Due to our global climate crisis, we're expanding our reach in a race against time.
We're all facing higher temperatures, more frequent and stronger storms, devastating hurricanes and tornadoes, wider spreading and more damaging wildfires, rising sea levels, floods, droughts, famine, and loss of precious habitat and species... the time to act is now.
The World Risk Index 2022 identified the Philippines as the most disaster-prone country in the world due to its high risk, exposure, and vulnerability to disasters and calamities. This annual risk report calculates the disaster risk for 193 countries worldwide (representing 99% of the global population).
2022 was marked by three major storm events – two of them were in the Philippines. Typhoon Megi in April led to 346 fatalities and $200M in damages. Typhoon Nalgae in October affected 3.3 million people and caused $20M in damages and agriculture loss.
The most damaging natural disaster in 2021 caused by climate change was in the Philippines; Typhoon Rai killed 410 people and caused over $794M in damages. in 2013, Typhoon Haiyan caused more than 6,000 dearths and over $2B in damages.
Mangroves create forested barriers between the wrath of the seas and our coastal communities providing benefits in coastal defense and fisheries. Without mangroves, flooding and damages to people, property, and infrastructure in the Philippines are estimated to increase annually by approximately 25%.
In 1918, there were 500,000 hectares of mangroves in the Philippines.
Today, that number is down to 250,000 hectares.
In October 2022, Typhoon Nalgae affected 3.3 million people and caused $20M in damages and agriculture loss
Typhoon Megi in April 2022 caused 346 fatalities and $200M in damages
(Credit: BBC News)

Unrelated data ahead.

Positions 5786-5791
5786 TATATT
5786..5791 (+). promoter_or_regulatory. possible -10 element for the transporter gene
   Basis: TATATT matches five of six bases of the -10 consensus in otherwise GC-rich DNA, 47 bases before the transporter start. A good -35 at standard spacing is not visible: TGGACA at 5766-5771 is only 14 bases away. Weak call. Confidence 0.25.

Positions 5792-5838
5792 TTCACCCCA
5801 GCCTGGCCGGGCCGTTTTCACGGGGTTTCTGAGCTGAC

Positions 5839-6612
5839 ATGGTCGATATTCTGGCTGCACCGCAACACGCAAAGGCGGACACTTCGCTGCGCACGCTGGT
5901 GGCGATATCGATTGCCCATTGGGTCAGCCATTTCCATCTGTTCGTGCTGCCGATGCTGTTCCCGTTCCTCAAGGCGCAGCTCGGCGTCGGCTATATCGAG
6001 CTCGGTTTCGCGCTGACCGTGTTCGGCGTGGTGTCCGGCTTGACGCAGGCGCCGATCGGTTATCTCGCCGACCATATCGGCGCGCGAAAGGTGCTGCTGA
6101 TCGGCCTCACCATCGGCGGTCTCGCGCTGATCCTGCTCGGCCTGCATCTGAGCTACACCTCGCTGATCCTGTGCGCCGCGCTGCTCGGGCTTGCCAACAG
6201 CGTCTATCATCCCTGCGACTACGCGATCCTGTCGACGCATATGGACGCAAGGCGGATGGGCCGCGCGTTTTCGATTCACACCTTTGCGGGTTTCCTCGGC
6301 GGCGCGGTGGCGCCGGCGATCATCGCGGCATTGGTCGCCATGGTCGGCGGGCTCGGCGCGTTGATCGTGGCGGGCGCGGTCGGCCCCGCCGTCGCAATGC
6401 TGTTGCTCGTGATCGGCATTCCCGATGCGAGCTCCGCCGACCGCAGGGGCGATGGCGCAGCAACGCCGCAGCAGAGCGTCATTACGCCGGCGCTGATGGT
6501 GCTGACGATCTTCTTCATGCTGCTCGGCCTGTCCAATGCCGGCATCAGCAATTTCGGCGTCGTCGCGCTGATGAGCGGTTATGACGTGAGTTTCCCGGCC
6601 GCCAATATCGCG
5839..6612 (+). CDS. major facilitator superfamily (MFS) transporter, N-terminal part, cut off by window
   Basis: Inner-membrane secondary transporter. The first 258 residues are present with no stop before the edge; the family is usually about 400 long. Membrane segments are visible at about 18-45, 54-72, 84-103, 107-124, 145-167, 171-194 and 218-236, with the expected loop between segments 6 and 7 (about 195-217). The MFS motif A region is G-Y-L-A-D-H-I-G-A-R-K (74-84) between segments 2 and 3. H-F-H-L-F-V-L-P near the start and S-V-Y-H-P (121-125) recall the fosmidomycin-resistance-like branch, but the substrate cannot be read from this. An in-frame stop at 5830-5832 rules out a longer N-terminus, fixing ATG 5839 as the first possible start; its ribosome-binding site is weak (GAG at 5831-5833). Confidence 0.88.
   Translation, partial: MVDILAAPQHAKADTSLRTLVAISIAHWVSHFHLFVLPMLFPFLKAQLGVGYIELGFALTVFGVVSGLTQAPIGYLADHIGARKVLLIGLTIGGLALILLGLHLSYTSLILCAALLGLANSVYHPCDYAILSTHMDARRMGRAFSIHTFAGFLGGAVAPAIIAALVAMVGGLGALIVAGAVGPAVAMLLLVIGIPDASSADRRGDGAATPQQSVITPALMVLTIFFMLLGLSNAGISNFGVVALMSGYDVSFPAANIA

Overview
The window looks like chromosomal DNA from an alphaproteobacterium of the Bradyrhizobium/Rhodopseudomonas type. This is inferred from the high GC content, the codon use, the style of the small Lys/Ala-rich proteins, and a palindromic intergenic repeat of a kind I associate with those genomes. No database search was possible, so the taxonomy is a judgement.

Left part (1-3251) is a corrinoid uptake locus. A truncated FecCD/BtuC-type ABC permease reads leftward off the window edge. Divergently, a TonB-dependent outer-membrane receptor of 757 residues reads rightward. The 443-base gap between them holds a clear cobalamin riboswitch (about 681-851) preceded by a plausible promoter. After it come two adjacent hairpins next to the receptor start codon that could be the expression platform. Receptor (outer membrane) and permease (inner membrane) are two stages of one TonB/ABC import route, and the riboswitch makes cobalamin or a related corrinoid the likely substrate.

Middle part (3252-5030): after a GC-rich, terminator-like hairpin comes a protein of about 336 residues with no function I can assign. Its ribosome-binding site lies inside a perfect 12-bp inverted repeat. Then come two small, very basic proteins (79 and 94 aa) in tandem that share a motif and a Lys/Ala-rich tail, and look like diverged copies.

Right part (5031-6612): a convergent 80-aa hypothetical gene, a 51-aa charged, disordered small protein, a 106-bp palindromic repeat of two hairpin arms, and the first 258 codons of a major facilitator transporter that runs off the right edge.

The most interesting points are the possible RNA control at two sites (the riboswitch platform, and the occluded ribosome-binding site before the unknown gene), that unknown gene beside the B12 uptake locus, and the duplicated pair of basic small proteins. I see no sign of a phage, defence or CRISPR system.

The most damaging natural disaster of 2021 caused by climate change occurred in the Philippines - Typhoon Rai - causing $794.72 million in damages, killing 410 people, and displacing more than 680,000 people. (Credit: Aljazeera)
Typhoon Haiyan alone caused more than 6,000 deaths and over US $2 billion in damages.
(Credit: Washington Post)
A recent study estimates that without mangroves, flooding and damages to people, property and infrastructure in the Philippines would increase annually by approximately 25%.
(Credit: Vatican News)
Mangrove loss is occurring at an alarming rate, primarily due to conversion of land to other uses, including aquaculture and development. Hundreds of thousands of hectares have been lost to pollution, aqualculture, and other developments.
The research highlights that countries with smaller land areas, lengthier coastlines, increased rainfall, and inadequate waste management infrastructures are more prone to having their plastic waste end up in the ocean.
According to the World Population Review, the US ranks first in the top 10 countries that generate the most plastic waste – producing 34 billion kilograms annually.
Mangroves are also essential to maintaining water
quality and protecting ecosystems.
Mangroves store more carbon per unit area than any other ecosystem on Earth.
Mangrove forests are biodiversity hotspots.
The Philippines has set a goal to plant over 7 million hectares of mangroves by 2028 given the layers of benefits they bring for disaster prevention, environmental, and social impact – this includes collecting plastic pollutants.
Through our partnerships, we have the ability to plant a million mangroves a year for the next 5 years. Our first milestone goal is to plant one million trees along the coastal areas of the Philippines.
To start, we’ll plant in Hagonoy, Bulacan, Philippines, to protect some of the world’s most vulnerable people. Here, residents rely heavily on fisheries as their main source of income - home to approximately 50% of the fisherfolk in the Bulacan province. Frequent flooding and the degradation of mangrove forests in the coastal areas of Hagonoy result in refuted harvest and disruption, thereby affecting the social and economic life of the people.
One for One – For each tree that we plant, one child will be provided with green education, ensuring that they understand the importance of our ecosystem, inspired to protect and preserve the environment for us as well as future generations.
75% of income for Hagonoy coastal residents is derived from fishing or fish-related activities. Planting trees and cultivating mangrove forests creates a rich biodiverse ecosystem where fish can thrive.
Mangroves are essential in maintaining the water quality for locals and wildlife by filtering and trapping sediments, heavy metals, and other pollutants.
Mangroves provide protection for upland forests from landslides due to heavy rains.
Mangroves serve as an interface between land and water, playing a vital role in the prevention of coastal erosion and flooding due to rising sea levels and storm surges.